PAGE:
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Isoprene Discovered to be an Antioxidant
Published: July 23, 2013
Posted: February 07, 2014

A fraction of net carbon assimilation can be re-released as isoprene by many tropical plants; however, much uncertainty remains about its biological significance. A comprehensive analysis of the suite of isoprene oxidation products in plants has not been performed and production relationships with environmental stress have not been described. Traditionally, isoprene is assumed to only be oxidized in the atmosphere to methyl vinyl ketone, methacrolein, and 3-methly furan. Abiotic stress (e.g., high temperature, light, and freeze-thaw) is known to induce oxidative stress in plants. A study conducted at Lawrence Berkeley National Laboratory, in conjunction with the Department of Energy’s GOAmazon campaign in Brazil, aimed to identify and quantify emissions of potential isoprene oxidation products from mango tree leaves as a function of temperature. Isoprene oxidation products including methyl vinyl ketone, methacrolein, and 3-methyl furan were measured as direct emissions from mango trees grown in environmental chambers. Isoprene oxidation also was measured in a tropical mesocosm (Bisophere 2). These measurements were taken at the leaf, branch, mesocosm, and whole ecosystem scale using chamber and tower sampling systems. The study’s results indicate that emissions of isoprene oxidation products from plants increase with abiotic stress and may be associated with lipid peroxidation at high temperatures. The results suggest that isoprene is an important ecosystem antioxidant involved in signaling processes through the formation of reactive electrophile species. These observations highlight the need to investigate further the mechanisms of isoprene oxidation in plants under stress and its biological and atmospheric significance.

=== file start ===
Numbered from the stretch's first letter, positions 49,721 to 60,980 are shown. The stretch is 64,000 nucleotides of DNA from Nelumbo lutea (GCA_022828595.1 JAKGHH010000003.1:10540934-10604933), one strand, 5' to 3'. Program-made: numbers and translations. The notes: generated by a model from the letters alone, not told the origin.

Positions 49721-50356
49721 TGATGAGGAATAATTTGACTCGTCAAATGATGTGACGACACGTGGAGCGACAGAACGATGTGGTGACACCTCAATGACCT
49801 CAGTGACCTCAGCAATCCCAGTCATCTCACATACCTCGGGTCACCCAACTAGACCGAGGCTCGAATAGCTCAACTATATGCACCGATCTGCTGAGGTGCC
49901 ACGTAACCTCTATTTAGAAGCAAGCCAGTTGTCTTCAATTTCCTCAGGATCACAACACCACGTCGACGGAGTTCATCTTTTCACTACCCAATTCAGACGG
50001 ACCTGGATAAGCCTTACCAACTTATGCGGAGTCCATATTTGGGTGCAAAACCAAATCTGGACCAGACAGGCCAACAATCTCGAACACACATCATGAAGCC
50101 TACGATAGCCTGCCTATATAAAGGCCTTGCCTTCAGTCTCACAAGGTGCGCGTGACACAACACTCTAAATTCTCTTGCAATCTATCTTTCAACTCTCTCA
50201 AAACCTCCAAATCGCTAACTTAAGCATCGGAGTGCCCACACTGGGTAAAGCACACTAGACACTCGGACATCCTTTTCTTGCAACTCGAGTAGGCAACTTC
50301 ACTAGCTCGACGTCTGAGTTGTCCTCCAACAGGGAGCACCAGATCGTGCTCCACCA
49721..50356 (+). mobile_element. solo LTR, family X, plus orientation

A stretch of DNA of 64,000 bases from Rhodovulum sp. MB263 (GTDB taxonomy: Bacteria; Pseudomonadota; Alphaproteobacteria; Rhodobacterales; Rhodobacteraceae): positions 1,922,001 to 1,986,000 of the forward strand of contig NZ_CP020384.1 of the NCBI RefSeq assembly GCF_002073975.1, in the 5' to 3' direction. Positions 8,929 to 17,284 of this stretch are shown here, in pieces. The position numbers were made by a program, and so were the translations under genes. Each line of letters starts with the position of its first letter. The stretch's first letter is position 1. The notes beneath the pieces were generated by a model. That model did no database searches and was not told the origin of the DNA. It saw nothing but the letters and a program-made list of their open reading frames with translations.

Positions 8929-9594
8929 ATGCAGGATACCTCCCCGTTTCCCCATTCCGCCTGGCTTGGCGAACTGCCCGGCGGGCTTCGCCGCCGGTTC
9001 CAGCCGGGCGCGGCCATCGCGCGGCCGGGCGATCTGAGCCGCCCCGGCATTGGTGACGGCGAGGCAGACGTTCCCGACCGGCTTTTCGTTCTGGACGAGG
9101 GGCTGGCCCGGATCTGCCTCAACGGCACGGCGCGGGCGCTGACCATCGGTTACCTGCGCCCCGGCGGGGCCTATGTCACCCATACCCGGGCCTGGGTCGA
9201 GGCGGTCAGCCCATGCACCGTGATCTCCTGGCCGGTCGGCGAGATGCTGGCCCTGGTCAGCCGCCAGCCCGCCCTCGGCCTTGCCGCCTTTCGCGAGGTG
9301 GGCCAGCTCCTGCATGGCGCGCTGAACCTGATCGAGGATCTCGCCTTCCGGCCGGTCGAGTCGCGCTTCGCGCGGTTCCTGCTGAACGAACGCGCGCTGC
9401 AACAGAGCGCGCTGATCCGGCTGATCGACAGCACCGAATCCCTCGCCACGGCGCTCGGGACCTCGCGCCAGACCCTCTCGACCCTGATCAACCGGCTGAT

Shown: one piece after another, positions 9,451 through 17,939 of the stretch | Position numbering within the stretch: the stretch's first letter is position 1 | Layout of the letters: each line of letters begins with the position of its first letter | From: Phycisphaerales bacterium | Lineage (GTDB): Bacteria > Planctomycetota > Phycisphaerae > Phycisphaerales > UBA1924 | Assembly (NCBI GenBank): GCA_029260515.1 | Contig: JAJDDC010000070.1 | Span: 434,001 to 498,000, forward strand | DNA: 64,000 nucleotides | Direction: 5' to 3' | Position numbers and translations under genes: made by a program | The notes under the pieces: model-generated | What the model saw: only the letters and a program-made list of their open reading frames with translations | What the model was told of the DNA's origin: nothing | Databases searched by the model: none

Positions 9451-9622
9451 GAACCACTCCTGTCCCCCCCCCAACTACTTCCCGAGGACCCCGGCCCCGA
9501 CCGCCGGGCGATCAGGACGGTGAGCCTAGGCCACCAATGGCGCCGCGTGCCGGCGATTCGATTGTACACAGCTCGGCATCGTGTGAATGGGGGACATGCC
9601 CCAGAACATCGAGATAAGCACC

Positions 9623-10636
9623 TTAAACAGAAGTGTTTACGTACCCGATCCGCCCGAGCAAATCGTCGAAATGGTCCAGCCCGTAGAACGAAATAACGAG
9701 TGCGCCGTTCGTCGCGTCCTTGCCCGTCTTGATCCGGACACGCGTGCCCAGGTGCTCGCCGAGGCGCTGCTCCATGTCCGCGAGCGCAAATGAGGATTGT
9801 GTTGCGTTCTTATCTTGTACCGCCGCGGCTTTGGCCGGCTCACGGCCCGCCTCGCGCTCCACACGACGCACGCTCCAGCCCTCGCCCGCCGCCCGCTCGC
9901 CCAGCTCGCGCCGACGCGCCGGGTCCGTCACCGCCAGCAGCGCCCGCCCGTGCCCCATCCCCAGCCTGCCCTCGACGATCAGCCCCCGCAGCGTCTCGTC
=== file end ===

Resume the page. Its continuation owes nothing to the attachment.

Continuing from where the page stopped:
Reference: Jardine, K. J., K. Meyers, L. Abrell, E. G. Alves, A. M. Yanez Serrano, J.  Kesselmeier, T. Karl, A. Guenther, J. Q. Chambers, and C. Vickers. 2013. “Emissions of Putative Isoprene Oxidation Products from Mango Branches Under Abiotic Stress,” Journal of Experimental Botany 64(12), 3669-79. (Reference link)

Contact: Mike Kuperberg, SC-23.1, (301) 903-3281, Daniel Stover, SC-23.1, (301) 903-0289
Topic Areas:

  • Research Area: Terrestrial Ecosystem Science
  • Research Area: Carbon Cycle, Nutrient Cycling

Division: SC-33.1 Earth and Environmental Sciences Division, BER


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